The 80-year-old lawmaker has become known as “Auntie Maxine,” a leader of the liberal resistance to President Trump and one of his most frequent public targets of derision. At the same time, she wants to burnish her reputation as a lawmaker by passing bills to reduce homelessness, increase affordable housing and improve consumer protection.

But seeking that legislative compromise was made trickier by the very election that vaulted her into her powerful post. Now she must balance the concerns of liberal freshmen such as Alexandria Ocasio-Cortez (D-New York), Katie Porter (D-Irvine), Ayanna Pressley (D-Mass.) and Rashida Tlaib (D-Mich.).

They arrived in Washington after successful campaigns last year bashing Wall Street and disavowing contributions from corporate political action committees that have flowed freely for years to Waters and many members from both parties on the Financial Services panel.

The new social media-savvy lawmakers could pull Waters further left as she tries to strike bipartisan deals to advance legislation in a divided Congress, including important re-authorizations of national flood insurance, terrorism risk insurance and the federal bank that provides export assistance to U.S. companies.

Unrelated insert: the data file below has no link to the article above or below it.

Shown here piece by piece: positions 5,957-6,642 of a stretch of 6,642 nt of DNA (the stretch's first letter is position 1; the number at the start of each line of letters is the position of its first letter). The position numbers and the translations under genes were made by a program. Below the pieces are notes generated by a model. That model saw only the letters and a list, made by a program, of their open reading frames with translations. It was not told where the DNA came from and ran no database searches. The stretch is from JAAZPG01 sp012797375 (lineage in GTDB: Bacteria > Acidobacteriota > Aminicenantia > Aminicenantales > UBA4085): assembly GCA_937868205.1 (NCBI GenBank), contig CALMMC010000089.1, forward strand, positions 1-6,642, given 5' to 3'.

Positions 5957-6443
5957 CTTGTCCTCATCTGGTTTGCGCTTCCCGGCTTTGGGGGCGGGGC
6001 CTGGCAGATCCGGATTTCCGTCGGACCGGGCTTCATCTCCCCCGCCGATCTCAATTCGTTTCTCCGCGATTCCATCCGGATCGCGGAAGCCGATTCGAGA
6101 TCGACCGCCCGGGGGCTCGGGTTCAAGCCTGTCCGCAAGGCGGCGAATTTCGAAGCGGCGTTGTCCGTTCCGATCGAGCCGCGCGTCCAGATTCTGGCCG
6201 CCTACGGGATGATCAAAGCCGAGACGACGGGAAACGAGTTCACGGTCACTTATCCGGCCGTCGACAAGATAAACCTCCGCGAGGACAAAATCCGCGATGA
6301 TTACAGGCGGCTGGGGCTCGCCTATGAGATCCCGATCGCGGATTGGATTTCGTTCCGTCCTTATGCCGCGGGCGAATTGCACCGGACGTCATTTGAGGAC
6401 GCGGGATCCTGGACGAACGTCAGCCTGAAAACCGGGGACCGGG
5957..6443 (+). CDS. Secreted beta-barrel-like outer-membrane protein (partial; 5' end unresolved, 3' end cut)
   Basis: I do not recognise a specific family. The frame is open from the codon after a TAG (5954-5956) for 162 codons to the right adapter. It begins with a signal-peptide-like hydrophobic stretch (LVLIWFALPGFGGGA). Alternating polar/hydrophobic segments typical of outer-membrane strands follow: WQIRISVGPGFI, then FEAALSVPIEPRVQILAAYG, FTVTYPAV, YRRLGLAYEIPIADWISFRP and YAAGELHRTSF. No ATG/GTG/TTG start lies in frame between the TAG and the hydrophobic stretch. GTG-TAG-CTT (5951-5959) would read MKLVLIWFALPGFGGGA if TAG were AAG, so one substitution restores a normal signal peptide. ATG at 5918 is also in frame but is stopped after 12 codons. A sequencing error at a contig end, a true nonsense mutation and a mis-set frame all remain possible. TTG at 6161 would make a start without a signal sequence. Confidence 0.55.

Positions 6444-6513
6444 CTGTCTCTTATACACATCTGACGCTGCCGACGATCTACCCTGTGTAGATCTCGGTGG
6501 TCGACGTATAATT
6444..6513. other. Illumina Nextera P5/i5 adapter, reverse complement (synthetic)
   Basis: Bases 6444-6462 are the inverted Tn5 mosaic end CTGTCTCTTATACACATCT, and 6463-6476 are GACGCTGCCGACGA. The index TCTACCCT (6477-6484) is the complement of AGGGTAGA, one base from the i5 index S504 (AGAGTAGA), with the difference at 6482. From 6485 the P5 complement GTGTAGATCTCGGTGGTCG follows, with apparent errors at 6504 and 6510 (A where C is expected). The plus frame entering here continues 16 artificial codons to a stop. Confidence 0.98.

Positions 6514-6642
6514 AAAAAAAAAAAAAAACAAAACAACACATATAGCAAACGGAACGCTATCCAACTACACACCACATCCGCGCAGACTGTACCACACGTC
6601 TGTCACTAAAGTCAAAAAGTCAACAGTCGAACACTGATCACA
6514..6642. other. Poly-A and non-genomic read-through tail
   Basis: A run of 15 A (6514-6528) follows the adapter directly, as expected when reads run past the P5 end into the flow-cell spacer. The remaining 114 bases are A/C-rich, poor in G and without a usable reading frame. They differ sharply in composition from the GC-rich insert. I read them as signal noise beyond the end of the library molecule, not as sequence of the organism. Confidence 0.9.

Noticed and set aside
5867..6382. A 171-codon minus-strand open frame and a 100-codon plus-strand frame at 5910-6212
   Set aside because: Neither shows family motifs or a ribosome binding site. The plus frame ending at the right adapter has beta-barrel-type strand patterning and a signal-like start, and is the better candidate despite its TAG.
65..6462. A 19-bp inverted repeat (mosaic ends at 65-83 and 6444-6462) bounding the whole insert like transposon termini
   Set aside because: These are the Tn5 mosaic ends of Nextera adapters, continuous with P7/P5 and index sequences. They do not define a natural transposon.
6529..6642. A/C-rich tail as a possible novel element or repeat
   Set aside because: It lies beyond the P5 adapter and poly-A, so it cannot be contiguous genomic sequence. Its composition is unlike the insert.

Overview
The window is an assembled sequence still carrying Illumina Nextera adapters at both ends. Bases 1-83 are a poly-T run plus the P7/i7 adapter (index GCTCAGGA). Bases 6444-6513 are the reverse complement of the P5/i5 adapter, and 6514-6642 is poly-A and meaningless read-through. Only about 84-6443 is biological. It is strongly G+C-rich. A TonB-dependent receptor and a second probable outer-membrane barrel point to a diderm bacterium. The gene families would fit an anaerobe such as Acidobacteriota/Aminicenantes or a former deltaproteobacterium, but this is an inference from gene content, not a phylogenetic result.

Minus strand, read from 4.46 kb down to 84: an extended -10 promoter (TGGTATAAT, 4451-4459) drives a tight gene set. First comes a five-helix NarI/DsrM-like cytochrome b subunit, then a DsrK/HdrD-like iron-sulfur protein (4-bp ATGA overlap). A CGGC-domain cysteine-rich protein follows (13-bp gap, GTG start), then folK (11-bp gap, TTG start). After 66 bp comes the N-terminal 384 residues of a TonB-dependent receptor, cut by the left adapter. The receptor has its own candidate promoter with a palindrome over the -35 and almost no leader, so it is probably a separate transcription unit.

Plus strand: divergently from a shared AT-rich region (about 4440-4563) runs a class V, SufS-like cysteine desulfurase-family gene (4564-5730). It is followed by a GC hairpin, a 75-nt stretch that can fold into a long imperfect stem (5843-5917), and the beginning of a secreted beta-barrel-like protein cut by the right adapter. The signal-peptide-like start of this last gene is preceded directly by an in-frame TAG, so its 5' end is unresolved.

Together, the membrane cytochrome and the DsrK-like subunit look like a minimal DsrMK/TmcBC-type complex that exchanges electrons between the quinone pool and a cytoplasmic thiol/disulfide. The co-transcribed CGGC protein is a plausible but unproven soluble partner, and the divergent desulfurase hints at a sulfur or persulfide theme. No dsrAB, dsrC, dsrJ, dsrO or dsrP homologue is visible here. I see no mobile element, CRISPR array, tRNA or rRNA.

Those who have worked with Waters said her liberal bonafides and political skills made her well-positioned for the challenge of dealing with the committee’s upstart freshmen.

Maxine has been fighting very hard for everything they’ve been fighting for and understanding how best to do it and what the opposition is,” said former Rep. Barney Frank (D-Mass.), who chaired the committee from 2007-2011. “I believe they’re going to figure out pretty soon that she’s an ally and they should be working with her.”

At the committee’s first meeting, Ocasio-Cortez praised Waters for her leadership and her “graciousness.” Then she came to Waters’ defense as committee Republicans pushed to codify that they would get 48-hour notice from Waters when she exercises her unilateral authority as chairwoman to issue subpoenas or launch investigations.

“We should hold you and give you the same exact discretion that the previous chair was given as well,” said Ocasio-Cortez, the media darling of the House Democratic freshman class, from her seat three rows down from Waters’ high perch.

Waters knows what it’s like to be a newcomer on one of the largest committees in Congress: 60 members, seated by seniority in four rows in the hearing room.

“It’s going to be very frustrating sitting down there,” Waters said during an interview in her Capitol Hill office before that first meeting.

“There will be moments of misunderstanding. There will be times they really think that they have a point of view that’s not been appreciated,” she said. “There will be all of that. My job is to manage that.”

Waters’ office, filled with awards, books and photos of her with President Obama, Nelson Mandela and other famous figures, is a stark contrast to the spartan accommodations of freshmen such as Porter.